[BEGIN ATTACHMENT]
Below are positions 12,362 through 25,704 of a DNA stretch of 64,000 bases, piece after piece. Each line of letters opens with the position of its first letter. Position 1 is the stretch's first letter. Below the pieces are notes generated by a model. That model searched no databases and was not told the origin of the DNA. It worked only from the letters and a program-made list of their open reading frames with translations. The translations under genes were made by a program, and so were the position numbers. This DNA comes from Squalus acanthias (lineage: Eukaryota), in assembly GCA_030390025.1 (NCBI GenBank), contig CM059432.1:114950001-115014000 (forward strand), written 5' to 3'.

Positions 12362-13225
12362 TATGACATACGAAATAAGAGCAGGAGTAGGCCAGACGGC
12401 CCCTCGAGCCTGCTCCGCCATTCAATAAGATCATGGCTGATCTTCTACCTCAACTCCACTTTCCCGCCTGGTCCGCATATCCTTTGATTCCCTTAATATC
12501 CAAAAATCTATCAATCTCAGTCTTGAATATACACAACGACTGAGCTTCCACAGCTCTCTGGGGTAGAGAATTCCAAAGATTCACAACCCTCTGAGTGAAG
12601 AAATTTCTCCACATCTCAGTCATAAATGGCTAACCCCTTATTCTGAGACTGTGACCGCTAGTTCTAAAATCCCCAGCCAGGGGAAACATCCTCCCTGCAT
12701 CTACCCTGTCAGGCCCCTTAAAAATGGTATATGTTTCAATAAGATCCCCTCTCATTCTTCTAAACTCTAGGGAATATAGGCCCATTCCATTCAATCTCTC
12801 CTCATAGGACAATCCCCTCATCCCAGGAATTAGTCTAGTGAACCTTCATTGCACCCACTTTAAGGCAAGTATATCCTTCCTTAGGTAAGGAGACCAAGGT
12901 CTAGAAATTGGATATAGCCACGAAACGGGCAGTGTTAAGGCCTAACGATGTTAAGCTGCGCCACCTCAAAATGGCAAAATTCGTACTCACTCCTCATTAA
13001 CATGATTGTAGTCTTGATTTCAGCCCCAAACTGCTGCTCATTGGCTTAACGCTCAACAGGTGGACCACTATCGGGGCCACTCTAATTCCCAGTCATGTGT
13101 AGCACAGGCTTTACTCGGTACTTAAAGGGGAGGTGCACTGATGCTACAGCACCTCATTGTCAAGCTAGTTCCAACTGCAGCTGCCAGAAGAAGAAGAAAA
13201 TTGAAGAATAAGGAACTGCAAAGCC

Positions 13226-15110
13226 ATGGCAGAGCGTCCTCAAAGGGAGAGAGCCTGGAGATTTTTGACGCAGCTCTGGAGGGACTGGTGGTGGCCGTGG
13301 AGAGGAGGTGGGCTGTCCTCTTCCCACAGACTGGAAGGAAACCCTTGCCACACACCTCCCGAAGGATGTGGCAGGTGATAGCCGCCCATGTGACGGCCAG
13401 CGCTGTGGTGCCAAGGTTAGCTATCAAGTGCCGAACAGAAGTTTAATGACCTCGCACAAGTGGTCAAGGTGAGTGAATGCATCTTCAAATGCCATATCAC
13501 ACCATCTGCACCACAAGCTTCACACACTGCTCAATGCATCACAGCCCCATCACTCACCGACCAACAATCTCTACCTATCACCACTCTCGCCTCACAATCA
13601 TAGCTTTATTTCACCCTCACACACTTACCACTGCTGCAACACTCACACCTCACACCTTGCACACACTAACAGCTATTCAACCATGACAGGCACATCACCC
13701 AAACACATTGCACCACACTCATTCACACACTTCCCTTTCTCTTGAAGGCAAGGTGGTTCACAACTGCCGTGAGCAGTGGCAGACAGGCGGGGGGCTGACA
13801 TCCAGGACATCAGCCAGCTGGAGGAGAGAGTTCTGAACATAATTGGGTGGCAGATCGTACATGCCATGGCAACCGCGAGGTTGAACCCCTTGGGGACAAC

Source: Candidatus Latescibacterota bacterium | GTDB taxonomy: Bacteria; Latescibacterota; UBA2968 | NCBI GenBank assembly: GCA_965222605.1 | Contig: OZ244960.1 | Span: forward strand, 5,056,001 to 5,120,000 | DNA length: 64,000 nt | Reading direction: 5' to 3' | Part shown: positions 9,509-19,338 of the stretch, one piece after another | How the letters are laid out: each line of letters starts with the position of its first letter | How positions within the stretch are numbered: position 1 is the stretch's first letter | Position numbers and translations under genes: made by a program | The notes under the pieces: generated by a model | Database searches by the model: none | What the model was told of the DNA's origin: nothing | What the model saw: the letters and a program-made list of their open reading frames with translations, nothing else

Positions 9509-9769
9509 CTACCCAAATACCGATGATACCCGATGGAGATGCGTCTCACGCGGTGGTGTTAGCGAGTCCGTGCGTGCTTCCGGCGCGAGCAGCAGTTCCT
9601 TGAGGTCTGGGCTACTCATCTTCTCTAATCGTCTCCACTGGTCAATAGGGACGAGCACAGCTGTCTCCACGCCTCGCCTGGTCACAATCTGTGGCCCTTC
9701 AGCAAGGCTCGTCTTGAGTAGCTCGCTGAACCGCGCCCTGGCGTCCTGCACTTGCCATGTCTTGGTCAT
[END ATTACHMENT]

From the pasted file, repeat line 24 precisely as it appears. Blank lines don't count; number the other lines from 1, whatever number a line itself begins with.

9601 TGAGGTCTGGGCTACTCATCTTCTCTAATCGTCTCCACTGGTCAATAGGGACGAGCACAGCTGTCTCCACGCCTCGCCTGGTCACAATCTGTGGCCCTTC